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May 2018

Red Hat Leftovers

Filed under
Red Hat

Graphics DRM and Mesa 18.0.5 RC

Filed under
Graphics/Benchmarks
  • A Reusable DRM Module To Be Worked On For "Underserved" Graphics Hardware

    While Kevin Brace of the OpenChrome project as the lead and only developer left working on this open-source VIA driver stack has restarted the discussion towards mainlining the OpenChrome DRM/KMS driver, he has decided to take a break from that for a few weeks and to focus on developing a "reusable DRM module" to help other vintage/obscure graphics hardware.

  • Mesa 18.0.5 release candidate

    The candidate for the Mesa 18.0.5 is now available. Currently we have:
    - 21 queued
    - 0 nominated (outstanding)
    - and 5 rejected patches

  • Mesa 18.0.5 Is The Last Planned Release In The Series

    Mesa 18.0.5 is the last planned point release for the Mesa 18.0 series that debuted at the end of March as the Q1'2018 release for Mesa3D.

    With Mesa 18.1 having been released earlier this month and on schedule, the Mesa 18.0 lifespan is relatively short with Mesa 18.1.1 now due for release in the days ahead. As such, the Mesa 18.0.5 release due out by the end of the week is their last planned maintenance release for this previous quarter's branch.

today's howtos

Filed under
HowTos

Software: HandBrake, Plex Media Player, zchunk, Qalculate! and Cherrytree

Filed under
Software
  • HandBrake FFmpeg, no more Nvidia 32 bit drivers

    HandBrake has been updated again to track the master branch, as it now uses FFMpeg 4 and no longer libAV 12. This could probably lead to other improvements, like NVENC/CUDA support, more formats, etc.

    Starting with the Nvidia drivers version 396.24 there will be no more 32 bit support, the driver will be 64 bit only. The 32 bit libraries are still included, so Steam and other applications will keep on being supported.

  • Plex Media Player is back!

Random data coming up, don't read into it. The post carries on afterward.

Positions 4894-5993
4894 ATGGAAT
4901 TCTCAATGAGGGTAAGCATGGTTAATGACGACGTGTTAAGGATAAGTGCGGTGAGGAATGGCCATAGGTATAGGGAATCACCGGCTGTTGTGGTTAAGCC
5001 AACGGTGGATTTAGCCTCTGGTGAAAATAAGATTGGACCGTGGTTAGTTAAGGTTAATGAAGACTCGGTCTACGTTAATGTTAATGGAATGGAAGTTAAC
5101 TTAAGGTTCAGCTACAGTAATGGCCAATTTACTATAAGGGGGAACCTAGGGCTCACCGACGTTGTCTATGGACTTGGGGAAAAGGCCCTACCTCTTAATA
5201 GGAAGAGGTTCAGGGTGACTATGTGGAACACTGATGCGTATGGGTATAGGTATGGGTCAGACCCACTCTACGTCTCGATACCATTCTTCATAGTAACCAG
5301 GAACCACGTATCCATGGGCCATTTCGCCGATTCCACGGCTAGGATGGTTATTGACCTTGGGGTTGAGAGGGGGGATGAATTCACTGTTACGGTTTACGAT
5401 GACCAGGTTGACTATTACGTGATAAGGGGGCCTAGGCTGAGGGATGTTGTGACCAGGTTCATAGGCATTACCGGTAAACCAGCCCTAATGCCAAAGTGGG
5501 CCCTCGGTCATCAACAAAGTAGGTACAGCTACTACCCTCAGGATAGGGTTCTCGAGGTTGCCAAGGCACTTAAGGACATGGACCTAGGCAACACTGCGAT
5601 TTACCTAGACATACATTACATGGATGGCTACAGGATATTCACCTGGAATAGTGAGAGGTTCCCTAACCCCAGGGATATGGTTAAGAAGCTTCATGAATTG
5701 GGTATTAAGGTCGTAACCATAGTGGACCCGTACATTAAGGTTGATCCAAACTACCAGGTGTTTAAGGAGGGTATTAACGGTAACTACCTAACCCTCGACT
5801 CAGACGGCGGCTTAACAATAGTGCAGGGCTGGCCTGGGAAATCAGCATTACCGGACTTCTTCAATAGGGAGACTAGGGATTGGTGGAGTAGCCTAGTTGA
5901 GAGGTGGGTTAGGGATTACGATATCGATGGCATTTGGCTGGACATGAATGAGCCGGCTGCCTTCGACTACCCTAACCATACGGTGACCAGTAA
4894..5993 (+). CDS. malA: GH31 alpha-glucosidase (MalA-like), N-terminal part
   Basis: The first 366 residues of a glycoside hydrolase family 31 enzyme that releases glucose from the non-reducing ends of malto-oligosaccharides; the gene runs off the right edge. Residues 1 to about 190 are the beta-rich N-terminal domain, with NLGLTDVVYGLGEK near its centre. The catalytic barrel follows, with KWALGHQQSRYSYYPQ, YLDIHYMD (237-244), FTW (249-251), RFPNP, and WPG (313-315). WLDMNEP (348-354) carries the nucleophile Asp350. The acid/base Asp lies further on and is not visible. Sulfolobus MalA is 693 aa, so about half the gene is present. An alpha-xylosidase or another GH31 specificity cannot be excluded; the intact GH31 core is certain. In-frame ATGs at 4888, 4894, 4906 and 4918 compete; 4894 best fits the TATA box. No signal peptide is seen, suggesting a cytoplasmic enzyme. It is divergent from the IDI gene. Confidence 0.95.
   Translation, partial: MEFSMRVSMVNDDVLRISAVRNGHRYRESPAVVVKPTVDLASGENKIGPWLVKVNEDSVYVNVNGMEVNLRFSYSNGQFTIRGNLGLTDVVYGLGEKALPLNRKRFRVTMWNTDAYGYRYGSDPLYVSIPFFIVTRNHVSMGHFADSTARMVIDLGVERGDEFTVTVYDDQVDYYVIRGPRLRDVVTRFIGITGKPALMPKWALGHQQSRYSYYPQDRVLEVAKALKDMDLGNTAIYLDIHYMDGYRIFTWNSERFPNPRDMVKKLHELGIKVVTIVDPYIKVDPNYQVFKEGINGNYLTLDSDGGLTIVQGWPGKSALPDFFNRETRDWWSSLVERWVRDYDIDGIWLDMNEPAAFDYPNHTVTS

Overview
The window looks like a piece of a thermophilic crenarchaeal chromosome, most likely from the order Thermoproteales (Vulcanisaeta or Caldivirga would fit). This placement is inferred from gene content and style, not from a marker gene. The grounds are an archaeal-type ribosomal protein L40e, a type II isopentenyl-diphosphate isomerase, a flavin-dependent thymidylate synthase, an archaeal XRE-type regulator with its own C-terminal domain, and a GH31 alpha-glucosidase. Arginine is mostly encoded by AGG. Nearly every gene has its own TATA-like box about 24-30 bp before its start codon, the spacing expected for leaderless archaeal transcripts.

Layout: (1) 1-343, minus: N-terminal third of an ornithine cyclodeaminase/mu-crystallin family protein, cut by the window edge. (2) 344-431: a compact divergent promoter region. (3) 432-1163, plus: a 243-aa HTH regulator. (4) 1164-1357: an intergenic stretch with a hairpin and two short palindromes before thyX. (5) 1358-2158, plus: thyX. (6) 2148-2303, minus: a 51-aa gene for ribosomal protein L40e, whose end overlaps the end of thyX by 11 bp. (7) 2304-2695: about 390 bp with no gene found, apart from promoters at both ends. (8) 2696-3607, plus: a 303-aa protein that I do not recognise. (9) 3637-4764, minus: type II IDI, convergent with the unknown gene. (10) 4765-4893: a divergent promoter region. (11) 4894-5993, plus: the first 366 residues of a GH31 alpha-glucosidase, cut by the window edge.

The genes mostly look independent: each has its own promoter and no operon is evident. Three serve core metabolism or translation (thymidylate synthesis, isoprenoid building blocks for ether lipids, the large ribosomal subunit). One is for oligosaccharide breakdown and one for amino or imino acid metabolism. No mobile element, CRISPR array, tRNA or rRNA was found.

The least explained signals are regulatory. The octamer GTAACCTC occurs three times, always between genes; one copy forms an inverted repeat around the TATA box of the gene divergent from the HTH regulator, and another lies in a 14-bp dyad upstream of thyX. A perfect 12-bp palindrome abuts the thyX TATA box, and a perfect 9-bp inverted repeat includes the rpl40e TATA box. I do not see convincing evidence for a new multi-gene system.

Just a small post to notify that Plex Media Player package is back. Now it does not require Conan or Python anymore for building, and you can just build it using standard tools, the dependency issues between the Plex binary packages have been resolved.

  • What is zchunk?

    Over the past few months, I’ve been working on zchunk, a compression format that is designed to allow for good compression, but, more importantly, the ability to download only the differences between an old version of the file and a new version.

    The concept is similar to both zsync and casync, but it has some important differences. Let’s first look at how downloading a zchunk file works.

  • Qalculate! – The Best Calculator Application in The Entire Universe

    I have been a GNU-Linux user and a Debian user for more than a decade. As I started using the desktop more and more, it seemed to me that apart from few web-based services most of my needs were being met with desktop applications within Debian itself.

    One of such applications was the need for me to calculate between different measurements of units. While there are and were many web-services which can do the same, I wanted something which could do all this and more on my desktop for both privacy reasons as well as not having to hunt for a web service for doing one thing or the other. My search ended when I found Qalculate!.

  • Cherrytree – A Feature-Rich Wiki-Style Note-Taking App